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Cards Against Calamity
Pros: Easy to learn, quick to play, and the inherent lessons will spur important discussion.
Cons: Lacks accompanying teacher resources and variety in gameplay.
Bottom Line: A fun, quick way to initiate discussion on how to keep communities resilient in order to withstand and recover from natural disasters.
Cards Against Calamity, a simple but interesting game, drives home the point of needing to balance resources to keep all aspects of a community thriving in order to withstand natural disasters. It's a perfect launchpad for further discussion and related lessons (e.g., exploring how scientists use scientific research to make similar choices). Tough decisions and compromises are things students will have to deal with in their future, and this game demonstrates that well. Because the game can be played fairly quickly (especially at the easier levels), teachers can use it as a whole-class activity. Students can vote on or debate which choice to make at each turn, and then see the effects of those choices. Teachers can also challenge students to create the most resilient communities they can by playing the game on their own, either on class devices or for homework.
Cards Against Calamity is a web-based game (nominated for Best Learning Game for the 2019 Games for Change awards) where players take on the role of mayor of a small coastal town who must make a series of choices to balance community needs while also keeping the community resilient enough to withstand a natural disaster. Players choose their region (Pacific, Gulf of Mexico, and New England are currently accessible) and then their difficulty level (1-5). Gameplay includes eight stages, which don't seem to have any real significance other than to reflect game progress.
As the game starts, the player has just been elected as mayor. Students have a modest budget surplus and must decide how to spend it. From there, students make a series of either/or choices (though sometimes there are three options), keeping the community's resiliency in balance. Service workers, fishing industry, tourism, business and trade, and social approval are affected by player decisions, as is a general resiliency pool that can be built up and drawn upon when other areas lose resiliency. The interface also includes a social feed, which seems to be just color commentary and doesn't have an effect on the game.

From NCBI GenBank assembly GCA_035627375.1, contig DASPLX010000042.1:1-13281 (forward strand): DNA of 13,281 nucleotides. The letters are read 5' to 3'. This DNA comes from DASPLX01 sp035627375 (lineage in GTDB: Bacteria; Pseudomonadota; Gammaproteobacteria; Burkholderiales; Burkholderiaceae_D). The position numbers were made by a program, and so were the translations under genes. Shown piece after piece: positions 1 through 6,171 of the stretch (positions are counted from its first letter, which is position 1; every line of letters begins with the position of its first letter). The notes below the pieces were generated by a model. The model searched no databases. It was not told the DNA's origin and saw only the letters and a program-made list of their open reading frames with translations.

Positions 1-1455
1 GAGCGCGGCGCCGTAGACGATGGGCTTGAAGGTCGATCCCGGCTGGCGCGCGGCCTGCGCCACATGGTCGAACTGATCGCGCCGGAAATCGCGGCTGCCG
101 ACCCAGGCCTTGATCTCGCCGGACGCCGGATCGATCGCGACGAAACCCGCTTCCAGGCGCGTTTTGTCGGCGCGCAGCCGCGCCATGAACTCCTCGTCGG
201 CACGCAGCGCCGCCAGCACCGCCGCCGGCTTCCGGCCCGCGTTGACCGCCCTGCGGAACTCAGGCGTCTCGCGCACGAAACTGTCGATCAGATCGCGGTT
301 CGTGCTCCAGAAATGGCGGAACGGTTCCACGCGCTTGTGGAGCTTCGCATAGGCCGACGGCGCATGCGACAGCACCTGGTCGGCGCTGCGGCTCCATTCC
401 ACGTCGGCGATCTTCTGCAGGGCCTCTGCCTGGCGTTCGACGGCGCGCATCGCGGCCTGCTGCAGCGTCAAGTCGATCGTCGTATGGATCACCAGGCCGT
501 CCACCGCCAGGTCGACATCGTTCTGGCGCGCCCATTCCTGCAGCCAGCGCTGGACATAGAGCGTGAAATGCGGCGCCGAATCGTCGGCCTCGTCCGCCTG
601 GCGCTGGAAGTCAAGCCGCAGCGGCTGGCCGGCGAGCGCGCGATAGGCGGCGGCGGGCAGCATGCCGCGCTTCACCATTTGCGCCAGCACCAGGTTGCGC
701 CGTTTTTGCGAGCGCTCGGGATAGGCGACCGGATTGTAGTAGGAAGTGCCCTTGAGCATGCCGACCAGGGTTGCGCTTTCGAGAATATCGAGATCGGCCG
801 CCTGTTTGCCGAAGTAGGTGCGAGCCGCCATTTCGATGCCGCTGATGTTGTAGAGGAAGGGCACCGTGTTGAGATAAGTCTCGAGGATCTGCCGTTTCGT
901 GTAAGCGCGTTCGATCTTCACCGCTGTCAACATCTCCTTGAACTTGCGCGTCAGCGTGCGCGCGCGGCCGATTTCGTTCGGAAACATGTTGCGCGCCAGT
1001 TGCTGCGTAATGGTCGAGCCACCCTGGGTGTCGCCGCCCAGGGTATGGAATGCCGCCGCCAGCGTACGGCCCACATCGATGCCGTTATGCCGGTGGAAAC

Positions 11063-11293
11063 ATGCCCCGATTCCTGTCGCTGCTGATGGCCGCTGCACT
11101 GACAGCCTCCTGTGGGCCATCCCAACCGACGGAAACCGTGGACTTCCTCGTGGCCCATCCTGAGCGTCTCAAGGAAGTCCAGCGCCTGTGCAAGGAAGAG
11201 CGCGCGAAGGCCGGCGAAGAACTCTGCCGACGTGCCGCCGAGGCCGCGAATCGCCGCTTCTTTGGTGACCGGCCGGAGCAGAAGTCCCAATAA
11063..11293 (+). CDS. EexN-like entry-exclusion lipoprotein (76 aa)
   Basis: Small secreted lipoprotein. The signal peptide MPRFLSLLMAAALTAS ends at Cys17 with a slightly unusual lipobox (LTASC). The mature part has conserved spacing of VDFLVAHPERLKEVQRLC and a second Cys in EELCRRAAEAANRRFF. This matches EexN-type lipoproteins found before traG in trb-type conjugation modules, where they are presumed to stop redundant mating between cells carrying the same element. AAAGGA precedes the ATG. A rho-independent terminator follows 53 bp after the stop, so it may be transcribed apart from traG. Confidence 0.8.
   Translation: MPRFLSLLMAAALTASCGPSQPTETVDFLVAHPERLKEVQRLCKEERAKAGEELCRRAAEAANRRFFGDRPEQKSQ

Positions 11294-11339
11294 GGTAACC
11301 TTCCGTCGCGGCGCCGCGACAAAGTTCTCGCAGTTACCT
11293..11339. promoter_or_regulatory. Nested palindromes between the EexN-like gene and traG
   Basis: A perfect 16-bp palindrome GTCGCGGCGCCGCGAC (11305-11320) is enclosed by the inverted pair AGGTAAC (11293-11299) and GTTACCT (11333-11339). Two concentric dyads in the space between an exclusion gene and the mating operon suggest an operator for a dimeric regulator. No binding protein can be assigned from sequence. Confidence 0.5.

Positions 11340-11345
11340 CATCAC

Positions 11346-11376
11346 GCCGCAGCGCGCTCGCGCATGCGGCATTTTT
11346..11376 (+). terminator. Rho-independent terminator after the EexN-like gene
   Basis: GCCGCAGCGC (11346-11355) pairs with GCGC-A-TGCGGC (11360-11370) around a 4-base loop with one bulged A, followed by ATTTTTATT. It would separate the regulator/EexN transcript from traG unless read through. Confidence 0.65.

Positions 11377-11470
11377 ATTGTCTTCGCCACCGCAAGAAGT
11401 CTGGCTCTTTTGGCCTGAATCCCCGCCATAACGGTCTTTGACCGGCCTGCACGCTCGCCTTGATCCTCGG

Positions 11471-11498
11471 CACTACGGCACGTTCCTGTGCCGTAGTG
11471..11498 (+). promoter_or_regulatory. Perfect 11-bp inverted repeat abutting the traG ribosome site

Students will need to make choices about taxes, development, the harbor, the fishing industry, shopping and tourism, emergency services, and more. Small disasters come along from time to time, but players must keep their town resilient enough so that, at the end of the game when a major natural disaster hits, the town has a chance to survive it.
The point of Cards Against Calamity is for students to learn how a community's resiliency can help it withstand a disaster. This comes into play when students, as mayor, must maintain a balance across the town interests and also must make compromises (sometimes making choices against their natural inclinations) to keep the community resilient.
Some examples of choices to make are: Create a fish hatchery or improve small businesses downtown, improve the power grid or improve the roads, and host a town hall or talk with constituents individually around town. Sometimes students will have an easy decision about where to spend the community's money and effort, but sometimes the given options are equally important. Students will need to examine current resiliency levels to help them make decisions, but there's often no "right" answer. Sometimes students end up making choices they wouldn't ordinarily make because they need to maintain the community's resilience. Disasters can destroy communities even when those in charge do their best to make the right decisions, and this game can reflect that.
Once students have played this game a few times, they'll have learned its inherent lessons. A lot of the quandaries and choices are repeated from one game to the next, even when choosing different geographic regions, so, while the game is very useful for generating discussion and leading off a lesson, it doesn't have much replayability.